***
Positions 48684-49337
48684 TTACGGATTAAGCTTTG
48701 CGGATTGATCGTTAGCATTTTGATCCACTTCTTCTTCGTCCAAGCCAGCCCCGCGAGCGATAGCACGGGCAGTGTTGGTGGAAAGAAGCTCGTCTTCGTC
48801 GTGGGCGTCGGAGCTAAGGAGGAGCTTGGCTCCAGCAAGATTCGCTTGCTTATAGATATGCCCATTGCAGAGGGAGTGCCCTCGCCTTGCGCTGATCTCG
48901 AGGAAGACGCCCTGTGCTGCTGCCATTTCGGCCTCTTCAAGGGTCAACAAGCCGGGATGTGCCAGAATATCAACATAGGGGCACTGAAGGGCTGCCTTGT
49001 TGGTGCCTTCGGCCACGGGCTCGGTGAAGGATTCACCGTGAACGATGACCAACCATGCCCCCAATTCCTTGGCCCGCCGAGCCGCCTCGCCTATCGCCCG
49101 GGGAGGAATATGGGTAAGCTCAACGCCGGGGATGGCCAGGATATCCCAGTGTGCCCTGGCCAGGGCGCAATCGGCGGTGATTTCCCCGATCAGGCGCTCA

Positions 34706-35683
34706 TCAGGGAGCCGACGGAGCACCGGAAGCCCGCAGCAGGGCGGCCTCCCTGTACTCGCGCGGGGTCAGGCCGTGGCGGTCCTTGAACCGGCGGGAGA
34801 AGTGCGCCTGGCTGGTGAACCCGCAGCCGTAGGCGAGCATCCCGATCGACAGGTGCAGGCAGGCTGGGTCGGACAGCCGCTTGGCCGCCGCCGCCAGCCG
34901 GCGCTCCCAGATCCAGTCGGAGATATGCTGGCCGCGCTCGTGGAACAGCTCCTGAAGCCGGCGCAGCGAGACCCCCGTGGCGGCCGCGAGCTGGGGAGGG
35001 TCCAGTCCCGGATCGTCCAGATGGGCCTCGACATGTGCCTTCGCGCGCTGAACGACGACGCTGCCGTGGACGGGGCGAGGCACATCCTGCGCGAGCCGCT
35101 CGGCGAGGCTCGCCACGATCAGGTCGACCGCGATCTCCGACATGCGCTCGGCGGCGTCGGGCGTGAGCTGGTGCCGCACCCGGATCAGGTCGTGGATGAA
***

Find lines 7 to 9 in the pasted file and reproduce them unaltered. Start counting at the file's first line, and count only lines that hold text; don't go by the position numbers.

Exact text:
49101 GGGAGGAATATGGGTAAGCTCAACGCCGGGGATGGCCAGGATATCCCAGTGTGCCCTGGCCAGGGCGCAATCGGCGGTGATTTCCCCGATCAGGCGCTCA

Positions 34706-35683
34706 TCAGGGAGCCGACGGAGCACCGGAAGCCCGCAGCAGGGCGGCCTCCCTGTACTCGCGCGGGGTCAGGCCGTGGCGGTCCTTGAACCGGCGGGAGA